Sundlof said good manufacturing practices should keep Salmonella out of food processing plants. "The fact that the strains don't match is not really relevant from a regulatory standpoint. Having Salmonella in a plant is not supposed to happen," he said. He said that several lines of evidence point to the Blakely facility as the source of the outbreak, though the outbreak strain has not been found there.
(CIDRAP 1/20/09, 1/21/09)


3. Updates
- UN: http://www.undp.org/mdtf/influenza/overview.shtml UNDP’s web site for information on fund management and administrative services and includes the website of the Central Fund for Influenza Action. This site also includes a list of useful links.
- WHO: http://www.who.int/csr/disease/avian_influenza/en/index.html The (interim) Influenza Virus Tracking System can be accessed at: www.who.int/fluvirus_tracker.
- UN FAO: http://www.fao.org/avianflu/en/index.html. View the latest avian influenza outbreak maps, upcoming events, and key documents on avian influenza.
- OIE: http://www.oie.int/eng/info_ev/en_AI_avianinfluenza.htm. Link to the Communication Portal gives latest facts, updates, timeline, and more.
- US CDC: Visit "Pandemic Influenza Preparedness Tools for Professionals" at: http://www.cdc.gov/flu/pandemic/preparednesstools.htm. This site contains resources to help hospital administrators and state and local health officials prepare for the next influenza pandemic.
- The US government’s website for pandemic/avian flu: http://www.pandemicflu.gov/. View archived Webcasts on influenza pandemic planning.
- CIDRAP: http://www.cidrap.umn.edu/ Find their new report: Pandemic Influenza, Electricity, and the Coal Supply Chain.
- PAHO: http://www.paho.org/English/AD/DPC/CD/influenza.htm Link to the Avian Influenza Portal at: http://influenza.bvsalud.org/php/index.php?lang=en. The Virtual Health Library’s Portal is a developing project for the operation of product networks and information services related to avian influenza.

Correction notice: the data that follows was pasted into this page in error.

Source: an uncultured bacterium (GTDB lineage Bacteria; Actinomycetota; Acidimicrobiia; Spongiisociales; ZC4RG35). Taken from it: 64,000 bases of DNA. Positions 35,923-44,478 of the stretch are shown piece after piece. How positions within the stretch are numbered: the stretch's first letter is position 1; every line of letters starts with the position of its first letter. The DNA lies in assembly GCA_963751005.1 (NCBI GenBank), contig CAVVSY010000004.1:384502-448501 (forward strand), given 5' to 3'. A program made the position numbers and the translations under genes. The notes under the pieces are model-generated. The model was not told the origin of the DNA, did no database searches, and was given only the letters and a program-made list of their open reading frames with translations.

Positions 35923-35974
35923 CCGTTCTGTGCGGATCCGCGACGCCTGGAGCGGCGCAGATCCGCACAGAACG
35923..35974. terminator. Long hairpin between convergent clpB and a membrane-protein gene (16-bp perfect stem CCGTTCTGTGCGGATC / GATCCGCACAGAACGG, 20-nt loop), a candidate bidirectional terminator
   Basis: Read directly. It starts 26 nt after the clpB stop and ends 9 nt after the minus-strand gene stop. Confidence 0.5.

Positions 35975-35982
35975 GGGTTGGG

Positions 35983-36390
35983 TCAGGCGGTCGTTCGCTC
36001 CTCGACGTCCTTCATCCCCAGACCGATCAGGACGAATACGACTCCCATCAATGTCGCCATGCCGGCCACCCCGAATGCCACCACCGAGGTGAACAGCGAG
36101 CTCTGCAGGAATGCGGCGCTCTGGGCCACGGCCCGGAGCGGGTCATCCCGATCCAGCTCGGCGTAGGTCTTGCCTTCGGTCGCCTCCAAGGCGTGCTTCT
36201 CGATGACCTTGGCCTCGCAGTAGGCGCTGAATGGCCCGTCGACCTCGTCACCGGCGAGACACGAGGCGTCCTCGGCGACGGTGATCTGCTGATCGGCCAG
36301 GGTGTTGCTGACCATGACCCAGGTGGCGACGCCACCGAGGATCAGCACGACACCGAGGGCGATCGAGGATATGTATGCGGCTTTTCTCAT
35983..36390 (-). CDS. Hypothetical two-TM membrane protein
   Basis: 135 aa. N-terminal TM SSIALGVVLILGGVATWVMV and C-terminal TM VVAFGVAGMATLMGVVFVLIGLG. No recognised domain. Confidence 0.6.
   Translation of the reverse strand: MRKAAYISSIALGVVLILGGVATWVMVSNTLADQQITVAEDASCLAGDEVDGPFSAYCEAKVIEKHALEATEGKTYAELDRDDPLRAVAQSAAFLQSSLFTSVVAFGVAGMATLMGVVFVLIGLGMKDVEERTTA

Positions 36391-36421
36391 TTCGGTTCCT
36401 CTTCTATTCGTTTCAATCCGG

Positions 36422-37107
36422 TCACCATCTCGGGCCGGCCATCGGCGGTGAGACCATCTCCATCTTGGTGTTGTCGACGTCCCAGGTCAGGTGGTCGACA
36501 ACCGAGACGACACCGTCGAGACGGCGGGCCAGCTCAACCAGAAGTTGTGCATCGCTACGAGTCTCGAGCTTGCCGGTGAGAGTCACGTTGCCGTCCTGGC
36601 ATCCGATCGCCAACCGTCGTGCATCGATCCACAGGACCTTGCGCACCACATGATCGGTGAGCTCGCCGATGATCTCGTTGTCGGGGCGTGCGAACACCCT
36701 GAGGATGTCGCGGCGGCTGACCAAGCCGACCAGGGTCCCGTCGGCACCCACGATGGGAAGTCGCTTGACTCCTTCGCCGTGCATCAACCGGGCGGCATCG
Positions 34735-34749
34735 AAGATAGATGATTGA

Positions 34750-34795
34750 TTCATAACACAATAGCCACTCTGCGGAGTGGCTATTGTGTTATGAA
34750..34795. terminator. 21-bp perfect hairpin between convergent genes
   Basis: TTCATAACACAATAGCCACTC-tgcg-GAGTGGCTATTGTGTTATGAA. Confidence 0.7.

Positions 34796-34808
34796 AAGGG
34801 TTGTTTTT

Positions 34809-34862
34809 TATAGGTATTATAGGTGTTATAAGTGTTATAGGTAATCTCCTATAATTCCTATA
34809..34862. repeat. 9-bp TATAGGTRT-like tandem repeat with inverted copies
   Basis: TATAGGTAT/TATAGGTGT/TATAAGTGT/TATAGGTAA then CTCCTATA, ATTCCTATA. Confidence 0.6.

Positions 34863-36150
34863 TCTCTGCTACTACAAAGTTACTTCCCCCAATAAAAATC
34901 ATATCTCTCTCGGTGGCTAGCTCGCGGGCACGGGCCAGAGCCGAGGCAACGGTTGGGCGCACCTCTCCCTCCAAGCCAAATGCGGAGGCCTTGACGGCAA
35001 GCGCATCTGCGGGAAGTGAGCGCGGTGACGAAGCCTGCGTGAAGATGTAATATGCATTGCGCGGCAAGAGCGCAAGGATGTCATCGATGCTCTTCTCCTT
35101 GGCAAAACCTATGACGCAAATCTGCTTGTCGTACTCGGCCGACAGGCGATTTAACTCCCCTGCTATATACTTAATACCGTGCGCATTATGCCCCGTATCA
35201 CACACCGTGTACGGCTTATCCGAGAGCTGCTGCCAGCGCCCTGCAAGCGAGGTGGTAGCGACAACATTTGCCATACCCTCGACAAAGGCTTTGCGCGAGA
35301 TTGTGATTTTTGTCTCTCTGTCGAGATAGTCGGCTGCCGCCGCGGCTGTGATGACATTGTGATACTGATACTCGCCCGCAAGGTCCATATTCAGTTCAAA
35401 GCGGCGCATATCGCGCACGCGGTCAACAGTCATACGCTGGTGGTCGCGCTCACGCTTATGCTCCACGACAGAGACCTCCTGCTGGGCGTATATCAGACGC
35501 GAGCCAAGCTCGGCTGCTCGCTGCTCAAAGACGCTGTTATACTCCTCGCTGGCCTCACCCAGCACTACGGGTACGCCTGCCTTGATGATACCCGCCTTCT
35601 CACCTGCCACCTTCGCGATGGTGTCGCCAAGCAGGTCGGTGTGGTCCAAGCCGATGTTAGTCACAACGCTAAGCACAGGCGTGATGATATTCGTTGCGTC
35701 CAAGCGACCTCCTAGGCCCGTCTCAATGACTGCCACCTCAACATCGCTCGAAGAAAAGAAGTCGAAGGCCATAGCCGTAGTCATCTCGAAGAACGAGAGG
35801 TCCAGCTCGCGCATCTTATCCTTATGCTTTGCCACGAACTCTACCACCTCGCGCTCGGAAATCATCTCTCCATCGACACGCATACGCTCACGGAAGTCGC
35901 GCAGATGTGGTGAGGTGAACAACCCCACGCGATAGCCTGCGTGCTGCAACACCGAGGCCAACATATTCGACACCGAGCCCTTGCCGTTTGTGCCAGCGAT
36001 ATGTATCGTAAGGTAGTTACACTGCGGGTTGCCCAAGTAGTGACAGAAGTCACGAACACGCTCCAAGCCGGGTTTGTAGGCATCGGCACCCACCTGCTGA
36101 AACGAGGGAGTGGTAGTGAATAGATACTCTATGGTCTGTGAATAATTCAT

- US National Wildlife Health Center: http://www.nwhc.usgs.gov/disease_information/avian_influenza/index.jsp Read about the latest news on H5N1 in wild birds and poultry.


Dengue sickened more than 100 people in north eastern Australia, marking the worst outbreak of the potentially lethal mosquito borne disease since 2004. In Cairns, Queensland state, 97 people were ill, while 350 km south in Townsville, an unrelated outbreak of a different strain of the virus struck six people, said Brian Montgomery, a senior medical entomologist with Queensland Health. More than 10 people have been hospitalized, though none has died, he said. An outbreak in 2003 and 2004 ailed almost 900 people, killing one.

Health officials are concerned the two outbreaks may merge, raising the risk that the epidemic will turn deadly. While people infected with one type of dengue develop lifelong immunity to that virus, studies have shown subsequent infection with a different strain makes a person more susceptible to a complication called dengue hemorrhagic fever, which can kill.
(ProMED 1/11/09)

The dengue fever outbreak in the Bone Regency, South Sulawesi, on 9 Jan 2009 was designated by the Kesehatan local health service as an extraordinary emergency. The data of the Health Service showed hundreds of residents had become infected with dengue fever. Moreover, three children under the age of five years died.